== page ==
Downdetector, an outage tracking website, showed there were close to 26,000 incidents of people reporting issues with LinkedIn. Earlier in the day, LinkedIn said an issue across its platform was causing certain functional requests to take longer or fail unexpectedly and that it was working on a fix. California-based LinkedIn helps employers assess a candidate's suitability for a role and employees use the platform to find new job.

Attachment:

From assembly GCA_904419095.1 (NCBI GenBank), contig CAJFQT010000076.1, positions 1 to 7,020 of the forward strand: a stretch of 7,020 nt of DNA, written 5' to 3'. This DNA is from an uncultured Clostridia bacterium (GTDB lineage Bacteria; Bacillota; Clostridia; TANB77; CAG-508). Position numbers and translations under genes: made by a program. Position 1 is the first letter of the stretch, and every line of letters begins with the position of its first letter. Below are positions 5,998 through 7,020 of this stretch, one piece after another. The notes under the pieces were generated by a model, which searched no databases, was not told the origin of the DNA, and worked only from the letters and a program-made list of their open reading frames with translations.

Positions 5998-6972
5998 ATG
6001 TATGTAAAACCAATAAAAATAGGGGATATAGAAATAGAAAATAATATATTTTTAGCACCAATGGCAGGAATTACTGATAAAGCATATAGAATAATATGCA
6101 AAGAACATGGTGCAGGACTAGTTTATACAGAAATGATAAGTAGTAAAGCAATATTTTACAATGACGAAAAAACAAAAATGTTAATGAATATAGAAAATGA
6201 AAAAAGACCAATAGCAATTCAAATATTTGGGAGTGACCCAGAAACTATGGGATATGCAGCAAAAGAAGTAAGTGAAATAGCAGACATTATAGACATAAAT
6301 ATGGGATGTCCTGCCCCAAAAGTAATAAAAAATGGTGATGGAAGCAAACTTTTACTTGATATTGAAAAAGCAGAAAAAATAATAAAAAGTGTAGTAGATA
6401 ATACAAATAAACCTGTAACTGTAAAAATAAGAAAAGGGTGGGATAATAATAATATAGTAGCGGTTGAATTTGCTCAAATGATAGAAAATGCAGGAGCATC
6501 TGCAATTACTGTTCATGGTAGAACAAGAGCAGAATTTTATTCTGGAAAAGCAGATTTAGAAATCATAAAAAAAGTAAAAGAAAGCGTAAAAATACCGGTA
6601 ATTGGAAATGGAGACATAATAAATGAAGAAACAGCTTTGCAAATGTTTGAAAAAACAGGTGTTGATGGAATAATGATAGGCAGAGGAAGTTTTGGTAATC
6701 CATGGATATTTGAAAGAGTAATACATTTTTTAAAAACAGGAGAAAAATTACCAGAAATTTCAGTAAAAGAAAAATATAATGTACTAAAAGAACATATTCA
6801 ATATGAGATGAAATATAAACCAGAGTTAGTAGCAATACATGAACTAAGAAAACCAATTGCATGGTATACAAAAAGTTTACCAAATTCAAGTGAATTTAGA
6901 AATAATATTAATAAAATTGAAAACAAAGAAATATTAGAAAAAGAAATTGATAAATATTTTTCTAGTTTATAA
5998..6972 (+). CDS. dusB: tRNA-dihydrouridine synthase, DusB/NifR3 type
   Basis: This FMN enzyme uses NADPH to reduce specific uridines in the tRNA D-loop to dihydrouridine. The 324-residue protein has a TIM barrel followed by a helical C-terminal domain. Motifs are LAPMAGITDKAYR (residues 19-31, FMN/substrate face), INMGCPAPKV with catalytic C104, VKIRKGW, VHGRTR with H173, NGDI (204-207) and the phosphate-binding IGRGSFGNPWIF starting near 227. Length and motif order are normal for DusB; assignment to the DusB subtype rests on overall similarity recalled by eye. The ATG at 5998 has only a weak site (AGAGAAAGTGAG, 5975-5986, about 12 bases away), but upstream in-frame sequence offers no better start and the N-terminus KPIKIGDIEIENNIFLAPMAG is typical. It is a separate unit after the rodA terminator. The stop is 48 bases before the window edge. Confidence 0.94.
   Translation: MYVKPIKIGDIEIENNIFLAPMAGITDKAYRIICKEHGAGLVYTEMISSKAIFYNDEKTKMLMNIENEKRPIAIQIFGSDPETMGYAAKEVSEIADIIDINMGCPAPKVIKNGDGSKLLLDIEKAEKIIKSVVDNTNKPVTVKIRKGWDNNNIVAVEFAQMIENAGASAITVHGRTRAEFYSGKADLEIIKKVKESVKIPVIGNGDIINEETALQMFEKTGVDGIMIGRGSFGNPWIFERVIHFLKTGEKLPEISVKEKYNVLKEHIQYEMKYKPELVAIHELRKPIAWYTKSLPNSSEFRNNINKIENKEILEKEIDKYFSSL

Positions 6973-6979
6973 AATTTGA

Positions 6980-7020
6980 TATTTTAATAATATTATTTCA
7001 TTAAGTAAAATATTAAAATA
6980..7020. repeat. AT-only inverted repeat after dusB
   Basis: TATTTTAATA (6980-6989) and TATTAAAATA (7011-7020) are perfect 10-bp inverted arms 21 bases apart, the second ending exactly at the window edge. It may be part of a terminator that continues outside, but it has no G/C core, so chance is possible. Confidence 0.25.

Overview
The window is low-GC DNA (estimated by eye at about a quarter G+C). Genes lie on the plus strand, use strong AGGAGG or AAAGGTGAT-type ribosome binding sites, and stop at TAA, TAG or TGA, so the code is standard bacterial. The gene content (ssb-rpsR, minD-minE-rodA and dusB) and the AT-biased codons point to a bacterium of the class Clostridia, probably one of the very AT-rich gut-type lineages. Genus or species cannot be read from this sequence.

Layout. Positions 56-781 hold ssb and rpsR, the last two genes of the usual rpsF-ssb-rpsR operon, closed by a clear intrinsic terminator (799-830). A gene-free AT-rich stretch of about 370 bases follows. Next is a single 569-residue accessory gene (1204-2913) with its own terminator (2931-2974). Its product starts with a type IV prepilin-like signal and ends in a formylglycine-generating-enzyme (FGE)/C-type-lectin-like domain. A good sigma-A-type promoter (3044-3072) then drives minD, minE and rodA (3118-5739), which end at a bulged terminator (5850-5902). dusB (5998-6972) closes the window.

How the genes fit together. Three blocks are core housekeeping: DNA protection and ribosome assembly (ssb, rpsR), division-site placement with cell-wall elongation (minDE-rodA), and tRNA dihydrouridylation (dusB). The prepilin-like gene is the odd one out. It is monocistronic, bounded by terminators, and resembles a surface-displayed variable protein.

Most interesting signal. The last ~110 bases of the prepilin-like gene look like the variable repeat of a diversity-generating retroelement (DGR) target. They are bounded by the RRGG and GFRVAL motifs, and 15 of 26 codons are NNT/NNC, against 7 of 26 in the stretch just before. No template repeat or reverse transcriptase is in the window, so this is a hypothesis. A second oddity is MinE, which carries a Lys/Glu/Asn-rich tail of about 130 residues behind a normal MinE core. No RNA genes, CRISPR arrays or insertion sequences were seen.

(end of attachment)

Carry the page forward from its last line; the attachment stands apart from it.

Community advocates assisting folks who are homeless are overjoyed a cold weather shelter has been established in the city of Parksville on Vancouver Island. “It’s just amazing,” said Rev. Christine Muise from OHEART — the Oceanside Homelessness Ecumenical Advocacy Response Team — which is running the new shelter. “It was definitely all boots on the ground last week,” Muise said of the quick, collaborative effort by a number of stakeholders to establish the shelter within a five-day window. BC Housing announced Friday the eight-bed shelter St. Edmund's Anglican Church will run nightly until the end of the winter season on March 31. The shelter, funded by the province, will provide a much-needed warm, safe and secure place to sleep for people who are experiencing homelessness in the community, BC Housing spokesperson Laura Mathews said in an email. “It will provide guests with a clean bed, food, access to a washroom and will ensure people are following pandemic health guidelines, including physical distancing,” Mathews said. OHEART and other community agencies have been calling for a cold weather shelter in Parksville or Qualicum Beach since last March when the previous one at St. Anne’s church was closed because the building wasn’t geared to meet COVID-19 protocols. The new initiative got rolling in earnest on the Family Day long weekend with the help of Courtenay-Alberni MP Gord Johns, Parksville-Qualicum MLA Adam Walker, BC Housing, the provincial public health service and the Anglican Diocese of Islands and Inlets, said Muise. “It’s pretty exciting that from Sunday to Thursday we went from having no cold weather shelter to one being up and running,” she said. BC Housing had already funded the establishment of 16 temporary beds at a Parksville hotel to shelter vulnerable individuals and prevent the spread of COVID-19, said Muise. But a low-barrier cold weather shelter is still needed to help people who find themselves out in the cold, she added. “The COVID-19 response hotel is not a nightly arrangement,” Muise said. “We have guests that have been there with us since March of last year, so the turnover or the opportunity to help people that are still living rough is limited.” Qualicum Beach town council recently passed a motion to identify a location for a temporary warming centre or cold weather shelter for up to 15 people. The council is expected to vote at its Wednesday meeting about whether to move ahead to locate the facility on land at the Qualicum Beach Airport. The new temporary shelter in Parksville is a good step to establish more permanent resources for the people who are homeless in the region, said Muise. “This will allow us to get things off the ground for the folks that have been living rough and provide them with nurturance, care and hope,” she said. “In the conversations we’ve been having with local, federal and provincial governments, we’ve certainly been discussing what are the next steps to create more long-term permanent structures.” Rochelle Baker / Local Journalism Initiative / Canada’s National Observer Rochelle Baker, Local Journalism Initiative Reporter, National Observer